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How the Nord Stream 2 gas pipeline has been controversial from the start

Nord Stream 2 is a new gas pipeline which runs from Russia to Europe – but concerns about energy supplies are escalating amid Russian tensions with Ukraine.

We take a look at the pipeline, its role in the current tensions and how it continues to be a controversial project.

What is Nord Stream 2?

The export pipeline runs through the Baltic Sea, beginning near Narva Bay in the Ust-Luga area of the Kingisepp district in Russia‘s Leningrad region.


It makes landfall at Lubmin, a German town on the northern coast near Greifswald.

The $11bn (£8bn) project will contribute to the demand for gas in Europe, where imports are expected to grow.

The pipeline has been built but has not yet secured regulatory approval to allow it to go into operation.

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Germany’s energy regulator is not expected to make a decision on certifying the pipeline until the second half of 2022 at the earliest.

Along with the Nord Stream 1 pipeline, which opened in 2012, the project will increase Russia’s annual export capacity to 110 billion cubic metres – about half of what it sells to Europe every year.

The operator, Gazprom, is a state-controlled energy company with its headquarters in St Petersburg and says it sells more than half of its gas to Russian consumers and exports to more than 30 countries.

Why is the project controversial?

American officials had opposed the project, which allows Russia to directly export gas to Germany and potentially cut off other nations.

There are concerns it would give Russia too much power over European gas supplies – and there has been particularly strong opposition to the project in the US, Ukraine and Poland.

Taking its route through the Baltic Sea, it bypasses Ukraine which has traditionally been the main route for Russian gas.

More than a third of Europe’s gas requirements are already provided by Gazprom.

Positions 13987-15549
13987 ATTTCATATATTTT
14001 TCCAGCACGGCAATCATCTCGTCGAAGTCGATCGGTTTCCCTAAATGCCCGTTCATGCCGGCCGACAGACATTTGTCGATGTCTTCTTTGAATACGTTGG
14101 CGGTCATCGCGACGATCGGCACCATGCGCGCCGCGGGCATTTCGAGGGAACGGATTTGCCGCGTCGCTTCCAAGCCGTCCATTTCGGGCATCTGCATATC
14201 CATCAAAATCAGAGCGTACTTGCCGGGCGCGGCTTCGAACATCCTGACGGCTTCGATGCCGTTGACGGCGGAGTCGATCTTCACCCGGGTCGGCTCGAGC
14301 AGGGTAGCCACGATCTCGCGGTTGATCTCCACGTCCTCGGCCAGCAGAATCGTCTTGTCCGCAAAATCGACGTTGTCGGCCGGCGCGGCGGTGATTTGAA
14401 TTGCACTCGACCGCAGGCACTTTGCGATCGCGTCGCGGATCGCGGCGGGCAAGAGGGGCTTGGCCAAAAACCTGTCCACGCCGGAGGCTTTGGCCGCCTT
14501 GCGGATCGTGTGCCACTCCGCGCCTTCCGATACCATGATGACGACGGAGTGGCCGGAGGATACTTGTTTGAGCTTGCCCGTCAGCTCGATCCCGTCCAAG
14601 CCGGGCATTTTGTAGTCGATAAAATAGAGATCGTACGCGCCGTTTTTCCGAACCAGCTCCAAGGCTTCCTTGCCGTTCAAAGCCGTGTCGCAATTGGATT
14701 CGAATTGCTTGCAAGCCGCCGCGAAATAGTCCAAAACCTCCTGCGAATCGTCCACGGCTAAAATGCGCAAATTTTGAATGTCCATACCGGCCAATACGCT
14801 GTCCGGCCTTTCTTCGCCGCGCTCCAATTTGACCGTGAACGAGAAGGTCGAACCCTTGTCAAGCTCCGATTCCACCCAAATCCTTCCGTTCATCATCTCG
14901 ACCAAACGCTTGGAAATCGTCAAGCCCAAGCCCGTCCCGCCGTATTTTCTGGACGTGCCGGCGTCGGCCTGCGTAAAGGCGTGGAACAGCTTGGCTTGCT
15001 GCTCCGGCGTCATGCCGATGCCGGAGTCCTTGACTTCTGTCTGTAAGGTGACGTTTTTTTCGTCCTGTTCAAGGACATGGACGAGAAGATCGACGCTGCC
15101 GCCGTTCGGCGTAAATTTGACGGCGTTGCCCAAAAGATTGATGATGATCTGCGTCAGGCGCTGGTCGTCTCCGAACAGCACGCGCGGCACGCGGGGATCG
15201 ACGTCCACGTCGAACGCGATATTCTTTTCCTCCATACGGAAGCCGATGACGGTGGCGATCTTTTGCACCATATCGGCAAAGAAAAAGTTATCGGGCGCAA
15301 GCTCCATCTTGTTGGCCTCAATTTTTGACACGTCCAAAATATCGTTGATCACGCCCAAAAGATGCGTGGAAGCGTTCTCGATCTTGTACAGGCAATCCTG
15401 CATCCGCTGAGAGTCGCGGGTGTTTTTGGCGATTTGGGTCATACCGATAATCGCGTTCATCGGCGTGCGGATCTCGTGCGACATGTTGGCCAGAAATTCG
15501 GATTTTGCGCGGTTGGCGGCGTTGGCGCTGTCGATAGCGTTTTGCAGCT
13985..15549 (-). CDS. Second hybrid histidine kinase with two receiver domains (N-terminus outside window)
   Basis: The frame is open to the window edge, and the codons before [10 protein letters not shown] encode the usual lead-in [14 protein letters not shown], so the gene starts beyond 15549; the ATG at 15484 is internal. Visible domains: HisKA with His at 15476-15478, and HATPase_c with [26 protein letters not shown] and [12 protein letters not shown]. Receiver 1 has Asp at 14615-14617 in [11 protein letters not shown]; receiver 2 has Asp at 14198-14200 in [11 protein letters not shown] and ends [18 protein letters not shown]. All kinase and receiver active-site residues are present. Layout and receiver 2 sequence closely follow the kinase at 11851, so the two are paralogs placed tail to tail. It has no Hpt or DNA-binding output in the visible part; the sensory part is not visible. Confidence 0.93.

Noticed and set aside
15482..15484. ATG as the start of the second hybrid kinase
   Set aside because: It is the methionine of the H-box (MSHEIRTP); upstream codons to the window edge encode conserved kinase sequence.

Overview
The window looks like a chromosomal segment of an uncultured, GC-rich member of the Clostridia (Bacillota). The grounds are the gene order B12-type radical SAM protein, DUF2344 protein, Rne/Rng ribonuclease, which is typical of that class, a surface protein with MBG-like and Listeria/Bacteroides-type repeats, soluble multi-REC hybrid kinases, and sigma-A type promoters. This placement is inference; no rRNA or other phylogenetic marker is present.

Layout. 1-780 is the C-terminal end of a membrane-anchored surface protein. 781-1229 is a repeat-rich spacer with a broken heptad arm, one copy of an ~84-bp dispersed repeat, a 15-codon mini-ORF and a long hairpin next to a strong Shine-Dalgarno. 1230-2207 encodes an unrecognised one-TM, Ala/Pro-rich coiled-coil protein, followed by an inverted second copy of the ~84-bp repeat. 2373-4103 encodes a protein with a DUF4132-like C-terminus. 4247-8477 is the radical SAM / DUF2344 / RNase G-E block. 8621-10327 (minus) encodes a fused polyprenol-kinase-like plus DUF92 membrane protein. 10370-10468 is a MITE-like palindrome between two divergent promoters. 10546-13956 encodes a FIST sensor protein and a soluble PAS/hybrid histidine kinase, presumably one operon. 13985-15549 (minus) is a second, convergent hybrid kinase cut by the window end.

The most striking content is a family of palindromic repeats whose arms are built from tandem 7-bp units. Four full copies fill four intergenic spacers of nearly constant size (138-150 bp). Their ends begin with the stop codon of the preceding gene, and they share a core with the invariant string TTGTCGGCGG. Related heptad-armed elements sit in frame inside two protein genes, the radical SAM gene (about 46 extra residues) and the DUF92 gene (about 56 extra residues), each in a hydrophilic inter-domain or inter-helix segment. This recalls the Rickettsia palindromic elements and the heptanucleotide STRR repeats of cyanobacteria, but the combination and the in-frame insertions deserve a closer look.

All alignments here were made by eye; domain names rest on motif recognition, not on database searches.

The US and Germany have committed to impose costs on Russia to prevent it from using the pipeline as a political weapon.

In 2019, a major contractor stopped working on the project after the US imposed sanctions on the firms involved.

Foreign Secretary Liz Truss has said she is very concerned about Europe’s dependence on Russian gas.

She has also said Nord Stream 2 should not go ahead if Russia attacks Ukraine.

The facility in Lubmin, Germany, where the Nord Stream 2 pipeline makes landfall

What has been happening amid the escalating tension between Russia and Ukraine?

Concerns are rising in the European gas market about Russian supplies in the worst-case scenario of an attack that disrupts flows.

US President Joe Biden and other Western leaders have threatened economic sanctions on Russia if it attacks Ukraine.

Europe has already been dealing with lower-than-usual Russian gas flows for several months.

How is it different to other Russian gas export projects involving Europe?

Apart from the Nord Stream projects, there are two other lines which carry gas from Russia into the European market.

The Brotherhood pipeline goes through Ukraine.

The Yamal-Europe pipeline passes through Belarus and Poland.

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People in Ukraine’s second city are scared but determined to push back against any Russian invasion.

What could go wrong?

Chancellor Olaf Scholz has indicated that Germany would be ready to discuss suspending the Nord Stream 2 project if Moscow attacked Ukraine.

Russia has said that both Europe and Russia will gain from Nord Stream 2 and that Germany should not “politicise” the project.

There are other gas options for some countries. For example, Germany, the biggest consumer of Russian gas, can also import from Norway, the Netherlands, Britain and Denmark via pipelines.

What’s going on at the Russia-Ukraine border?

But Norway, the second largest supplier to Europe, is delivering natural gas to Europe at maximum capacity and that can’t replace any missing supplies from Russia, its prime minister has said.

There have been several disputes between Russia and Ukraine in the past 15 years over gas, mostly to do with the price Ukraine paid for the fuel under contracts.

In 2006, Gazprom cut off supplies to Ukraine for one day. In the winter of 2008-9, Russian supply to Ukraine was disrupted due to disagreements over outstanding debts and prices, a situation that rippled across Europe.

In 2014, Russia cut off supplies to Kyiv amid the Russian annexation of Crimea.


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